If you've understood the Fade-out Fade-in effect from the previous chapter then you won't have a hard time at all in understanding some other variations of fading effects.

We'll start with the second effect in this list which is fade out.

Although by the name it might seem fairly easy to accomplish, the fade out effect in practice is way more complicated than fade-out fade-in since it involves concepts such as stacking slides, preventing some properties from transitioning and much more on this road.

So let's get into the real work once again!


First thing's first, the way this effect works is that the new slide is made visible at the back of the current one and then the current slide is faded out. In other words the current slide fades out revealing the new one. At any instance we are only fading out one slide that is the current one.

Now before proceeding any further take sometime to think on how can you get this effect accomplished. Answer the questions that follow and see if you are in good form to start building this effect all on your own!

Try your best and if you fail then continue reading below.

Which property can we use to position the new slide at the back of the current one?

Building the effect

Let's start with thinking on how we will be laying out our classes and how many of them.

Recalling from the mechanism above, we have to first make the new slide appear at the back. This can be done using z-index - the new slide will get a lower z-index as compared to the current one to get it stacked behind it.

If you don't know about the z-index property consider reading the CSS Stacking chapter.

Accordingly, following we create a class .back for this purpose.

.slides.back {
    z-index: 1;
    visibility: visible;
    -webkit-transition: none;
    transition: none;

z-index stacks it at the backside whereas visibility makes it visible.

Notice that lines 4-5 here serve to remove any transitioning from the .back slide. We don't want the .back slide i.e the new slide to be given any sort of effects, but instead appear instantly at the backside and consequently give it a none value for transition.

And with this the first part of the fade-out effect is done - now over to fading the current slide out.

To give the current slide a fade out effect, we will make a .fade-out class:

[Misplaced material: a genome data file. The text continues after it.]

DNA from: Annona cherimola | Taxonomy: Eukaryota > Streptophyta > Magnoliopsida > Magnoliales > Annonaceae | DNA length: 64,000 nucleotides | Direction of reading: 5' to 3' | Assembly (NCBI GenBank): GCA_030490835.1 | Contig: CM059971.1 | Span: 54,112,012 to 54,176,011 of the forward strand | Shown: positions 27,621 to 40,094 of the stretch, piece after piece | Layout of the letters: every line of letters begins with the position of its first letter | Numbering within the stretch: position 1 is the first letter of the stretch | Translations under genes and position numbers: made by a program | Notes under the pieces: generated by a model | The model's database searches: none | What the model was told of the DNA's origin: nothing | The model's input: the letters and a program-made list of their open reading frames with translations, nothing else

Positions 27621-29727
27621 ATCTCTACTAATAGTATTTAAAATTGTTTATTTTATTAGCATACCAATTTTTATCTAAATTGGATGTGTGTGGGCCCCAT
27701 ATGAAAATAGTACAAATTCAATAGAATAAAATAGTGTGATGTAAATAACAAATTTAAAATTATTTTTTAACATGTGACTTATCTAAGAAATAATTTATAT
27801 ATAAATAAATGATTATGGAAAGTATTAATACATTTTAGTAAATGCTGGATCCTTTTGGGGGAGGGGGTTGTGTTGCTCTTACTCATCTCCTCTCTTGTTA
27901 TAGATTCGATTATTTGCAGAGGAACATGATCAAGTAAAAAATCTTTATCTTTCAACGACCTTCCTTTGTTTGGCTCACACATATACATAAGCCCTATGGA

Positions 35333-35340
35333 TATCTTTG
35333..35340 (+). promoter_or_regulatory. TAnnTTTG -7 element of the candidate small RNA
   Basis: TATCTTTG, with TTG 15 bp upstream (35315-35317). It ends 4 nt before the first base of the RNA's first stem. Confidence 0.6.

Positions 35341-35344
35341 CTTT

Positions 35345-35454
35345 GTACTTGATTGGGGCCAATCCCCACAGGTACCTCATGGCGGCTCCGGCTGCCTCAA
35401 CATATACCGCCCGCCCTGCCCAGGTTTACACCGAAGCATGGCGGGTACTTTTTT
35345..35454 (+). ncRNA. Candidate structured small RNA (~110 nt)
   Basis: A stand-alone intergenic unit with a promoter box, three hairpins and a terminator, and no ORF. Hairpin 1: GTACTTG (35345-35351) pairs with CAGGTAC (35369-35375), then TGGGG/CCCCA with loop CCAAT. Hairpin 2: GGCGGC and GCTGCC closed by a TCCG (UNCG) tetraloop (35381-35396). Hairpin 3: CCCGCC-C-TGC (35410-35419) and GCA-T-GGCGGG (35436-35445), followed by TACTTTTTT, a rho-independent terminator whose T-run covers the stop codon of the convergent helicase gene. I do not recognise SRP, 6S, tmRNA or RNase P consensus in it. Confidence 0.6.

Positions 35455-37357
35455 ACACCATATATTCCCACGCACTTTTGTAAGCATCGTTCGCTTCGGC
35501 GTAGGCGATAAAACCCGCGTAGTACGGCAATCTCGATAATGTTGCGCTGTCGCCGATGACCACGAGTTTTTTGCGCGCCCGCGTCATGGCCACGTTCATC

.slides.fade-out {
    z-index: 2;
    visibility: hidden;
    opacity: 0

The z-index value 2 here serves to stack the current slide on top of the new one. The other two properties take care of creating the fading out effect.

Note that the current slide is assigned this class and since the z-index number 2 is higher than the one for the class .back it will lead to a higher order of stacking for the current slide.

We've named the classes according to the purposes they serve, however you can choose any names you want.

Now if you notice, the z-index values for the .back and .fade-out classes will cause the slides to be positioned on top of the navigation buttons, consequently making the left-right arrows hidden. We can prevent this by simply giving these buttons a higher stacking index.

.slider-nav {
    z-index: 3;

Now over to the scripting part. It is pretty similar to the one from the last section of the previous chapter.


The code above is part of the navigateSlider() function, specifically the slide navigation part. We've just shown it to make things look simpler, however when you are coding this you shall add this code to the navigateSlider() function.

And now let's try out the effect in real.

Fade-out Slider

However we aren't over yet! See if you can detect any bugs in the slider. Navigate back and forth and there will be one point where you will notice some wierdness.

From the intial position when we navigate to the right we get a fade-out effect with the next slide appearing without any sort of problems. However as we navigate forwards/backwards from this point we notice a slight blink between the transitions at some points.

This blink is caused by z-index in conjunction with the transition property.

Since transition is by default applied to all animatable properties, it turns out that z-index also gets transitioned. However it tends to be transitioned somewhat strangely as in the example above, and hence the solution is that we need to stop it from getting transitioned.
How can we exclude z-index from getting transitioned in our slides?
Use transition-property: opacity, visibility
Use transition-exclude: z-index
We will have to use JavaScript for this

The following code only applies transition to the visibility and opacity properties, excluding z-index:

.slides {
    -webkit-transition-property: visibility, opacity;
    transition-property: visibility, opacity

And this would fix the blinking problem.

Fixed Fade-out Slider